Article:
What Is Workers’ Compensation Subrogation?
If you have been injured on the job, you may have heard the term “workers’ compensation subrogation.” While it sounds complicated, it is an important concept to understand if you want to ensure that you receive the compensation you deserve.
Our workers’ compensation attorneys at Berman | Sobin | Gross LLP can help you navigate the workers’ comp claims process and protect your rights when dealing with potential subrogation claims.
What Is Subrogation in Workers’ Compensation Cases?
In simple terms, subrogation in workers’ compensation refers to the right of an insurance company or employer to recover the costs of an employee’s injury from a third party who may have caused the injury. Essentially, it means that the insurance company or employer has the right to “step into the shoes” of the injured employee and take legal action against the responsible party.
Examples of Subrogation
Let’s say that you are a delivery driver and you are hit by a car while making a delivery. You are injured and your employer’s workers’ compensation insurance pays for your medical expenses and lost wages. The insurance company can then file a subrogation claim against the driver who caused the accident to recover the costs of your medical bills and lost wages.
Another example of subrogation could be if you are working on a construction site and you are injured by a defective power tool. Your employer’s workers’ compensation insurance pays for your medical expenses and lost wages, but the insurance company can then file a subrogation claim against the manufacturer of the tool to recover the costs of your medical bills and lost wages.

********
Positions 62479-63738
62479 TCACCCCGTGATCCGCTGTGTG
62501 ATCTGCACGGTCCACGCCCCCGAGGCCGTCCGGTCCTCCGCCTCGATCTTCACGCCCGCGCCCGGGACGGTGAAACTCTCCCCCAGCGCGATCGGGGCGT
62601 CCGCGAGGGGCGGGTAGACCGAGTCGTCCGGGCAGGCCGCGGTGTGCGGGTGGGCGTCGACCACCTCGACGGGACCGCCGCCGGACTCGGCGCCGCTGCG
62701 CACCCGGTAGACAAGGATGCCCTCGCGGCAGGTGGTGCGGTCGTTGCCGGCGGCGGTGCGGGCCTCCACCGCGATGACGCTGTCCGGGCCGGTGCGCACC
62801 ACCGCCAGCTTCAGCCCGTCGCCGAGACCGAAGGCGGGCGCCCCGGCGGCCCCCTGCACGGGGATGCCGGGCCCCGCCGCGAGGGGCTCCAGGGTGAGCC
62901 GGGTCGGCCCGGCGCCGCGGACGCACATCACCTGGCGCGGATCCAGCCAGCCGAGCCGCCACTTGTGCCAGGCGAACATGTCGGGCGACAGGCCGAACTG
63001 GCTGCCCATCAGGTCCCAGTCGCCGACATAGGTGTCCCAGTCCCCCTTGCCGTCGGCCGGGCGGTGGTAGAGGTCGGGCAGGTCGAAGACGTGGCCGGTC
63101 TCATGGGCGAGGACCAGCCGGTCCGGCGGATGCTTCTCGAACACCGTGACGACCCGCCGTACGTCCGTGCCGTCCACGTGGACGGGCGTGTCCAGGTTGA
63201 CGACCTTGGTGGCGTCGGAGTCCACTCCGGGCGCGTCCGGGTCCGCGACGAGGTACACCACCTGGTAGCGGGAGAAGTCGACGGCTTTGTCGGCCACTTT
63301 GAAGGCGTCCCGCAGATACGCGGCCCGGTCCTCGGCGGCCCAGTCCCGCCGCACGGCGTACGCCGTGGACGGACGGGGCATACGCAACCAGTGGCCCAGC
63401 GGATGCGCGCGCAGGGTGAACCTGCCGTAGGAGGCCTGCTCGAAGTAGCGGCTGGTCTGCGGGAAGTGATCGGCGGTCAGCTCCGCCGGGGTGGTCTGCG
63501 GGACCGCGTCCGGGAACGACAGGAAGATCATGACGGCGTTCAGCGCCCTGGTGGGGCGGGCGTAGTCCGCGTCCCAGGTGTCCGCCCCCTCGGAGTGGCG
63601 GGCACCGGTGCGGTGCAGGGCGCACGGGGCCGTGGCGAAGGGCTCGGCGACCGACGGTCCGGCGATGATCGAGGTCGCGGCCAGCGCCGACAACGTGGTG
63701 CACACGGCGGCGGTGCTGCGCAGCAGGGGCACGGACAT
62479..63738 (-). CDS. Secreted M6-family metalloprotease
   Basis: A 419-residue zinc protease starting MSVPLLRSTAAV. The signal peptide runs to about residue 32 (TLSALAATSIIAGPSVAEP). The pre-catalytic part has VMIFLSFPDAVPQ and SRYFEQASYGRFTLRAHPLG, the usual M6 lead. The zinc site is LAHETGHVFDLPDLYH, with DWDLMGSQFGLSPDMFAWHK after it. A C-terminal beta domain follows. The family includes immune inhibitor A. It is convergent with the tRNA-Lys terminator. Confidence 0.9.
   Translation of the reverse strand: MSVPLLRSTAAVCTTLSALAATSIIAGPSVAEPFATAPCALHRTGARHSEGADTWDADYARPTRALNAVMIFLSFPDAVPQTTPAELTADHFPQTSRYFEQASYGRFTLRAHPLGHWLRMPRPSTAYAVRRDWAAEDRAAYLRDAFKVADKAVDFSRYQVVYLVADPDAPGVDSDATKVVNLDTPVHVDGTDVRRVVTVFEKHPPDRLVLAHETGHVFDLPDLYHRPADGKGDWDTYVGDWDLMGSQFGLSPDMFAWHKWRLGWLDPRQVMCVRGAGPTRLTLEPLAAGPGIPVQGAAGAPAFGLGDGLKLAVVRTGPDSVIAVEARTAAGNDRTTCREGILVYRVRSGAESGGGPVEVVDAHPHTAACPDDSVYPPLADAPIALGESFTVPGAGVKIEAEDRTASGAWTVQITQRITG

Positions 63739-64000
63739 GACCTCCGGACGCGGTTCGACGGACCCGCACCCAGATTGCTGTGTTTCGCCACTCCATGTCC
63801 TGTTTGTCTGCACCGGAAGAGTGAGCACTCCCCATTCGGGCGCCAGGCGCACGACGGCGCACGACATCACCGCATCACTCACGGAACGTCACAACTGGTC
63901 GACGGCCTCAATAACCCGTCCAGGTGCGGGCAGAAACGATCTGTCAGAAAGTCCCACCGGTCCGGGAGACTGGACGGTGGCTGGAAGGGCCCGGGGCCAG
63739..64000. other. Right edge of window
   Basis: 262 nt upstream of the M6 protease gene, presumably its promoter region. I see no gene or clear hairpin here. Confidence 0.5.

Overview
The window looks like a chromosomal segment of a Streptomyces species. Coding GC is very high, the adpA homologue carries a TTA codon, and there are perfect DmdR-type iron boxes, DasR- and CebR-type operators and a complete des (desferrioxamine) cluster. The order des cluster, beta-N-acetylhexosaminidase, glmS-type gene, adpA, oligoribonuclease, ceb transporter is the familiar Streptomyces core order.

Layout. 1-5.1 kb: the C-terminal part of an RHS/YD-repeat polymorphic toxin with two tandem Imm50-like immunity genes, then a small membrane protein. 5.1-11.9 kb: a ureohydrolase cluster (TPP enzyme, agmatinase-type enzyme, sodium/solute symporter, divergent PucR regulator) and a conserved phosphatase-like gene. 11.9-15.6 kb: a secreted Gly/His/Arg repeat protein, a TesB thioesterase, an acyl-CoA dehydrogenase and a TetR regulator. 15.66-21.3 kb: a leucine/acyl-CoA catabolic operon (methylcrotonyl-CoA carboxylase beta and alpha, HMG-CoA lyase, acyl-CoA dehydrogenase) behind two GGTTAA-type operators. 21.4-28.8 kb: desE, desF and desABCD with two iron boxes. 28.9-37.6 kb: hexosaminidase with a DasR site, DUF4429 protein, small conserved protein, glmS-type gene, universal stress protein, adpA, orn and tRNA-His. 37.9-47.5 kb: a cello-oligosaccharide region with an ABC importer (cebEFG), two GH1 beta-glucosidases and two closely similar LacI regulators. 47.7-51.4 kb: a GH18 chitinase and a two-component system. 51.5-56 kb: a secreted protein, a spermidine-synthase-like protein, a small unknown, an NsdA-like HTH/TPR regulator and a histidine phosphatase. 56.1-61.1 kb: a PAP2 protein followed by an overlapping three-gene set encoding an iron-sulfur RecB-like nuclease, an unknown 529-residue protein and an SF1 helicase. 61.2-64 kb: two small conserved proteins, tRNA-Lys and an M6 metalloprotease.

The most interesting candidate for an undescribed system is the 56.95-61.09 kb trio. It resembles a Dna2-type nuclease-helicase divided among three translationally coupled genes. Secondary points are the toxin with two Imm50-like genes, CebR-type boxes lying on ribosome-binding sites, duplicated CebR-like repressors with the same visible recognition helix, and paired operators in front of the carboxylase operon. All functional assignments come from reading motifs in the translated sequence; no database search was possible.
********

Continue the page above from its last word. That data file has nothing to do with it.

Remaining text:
Third-Party Liability in Workers’ Compensation Cases
Third-party liability refers to situations where someone other than your employer or a colleague is responsible for your injury. This could include the examples we mentioned earlier, such as a car accident or defective equipment.
In these cases, if you receive workers’ compensation benefits, the insurance company or employer may have a right to subrogation to recover the costs of the benefits they paid to you. In addition to a subrogation claim, you may also have the option to file a personal injury lawsuit against the responsible party.
Fact: In 2021, there were more than 1 million non-fatal injuries and illnesses that caused a worker in the private sector to miss at least one day of work, according to a report by the Bureau of Labor Statistics.
A Waiver of Subrogation for Workers’ Compensation
A waiver of subrogation is a legal document that can be signed by an employer, a contractor, or even a property owner, releasing any potential claim for reimbursement or compensation coming from the workers’ compensation insurance provider regarding the work their subcontractor does. This release means that the party signing the waiver cannot later sue for reimbursement of compensation or claim from their provider.
Get Help from an Attorney
Understanding workers’ compensation subrogation is crucial if you are injured on the job. By knowing your rights and the responsibilities of your employer and the insurance company, you can protect your rights and ensure that you are fairly compensated for your work-related injury or illness. If you have any questions about subrogation in your workers’ compensation case, contact Berman | Sobin | Gross LLP to get help. Set up a free case evaluation by calling 800-248-3352.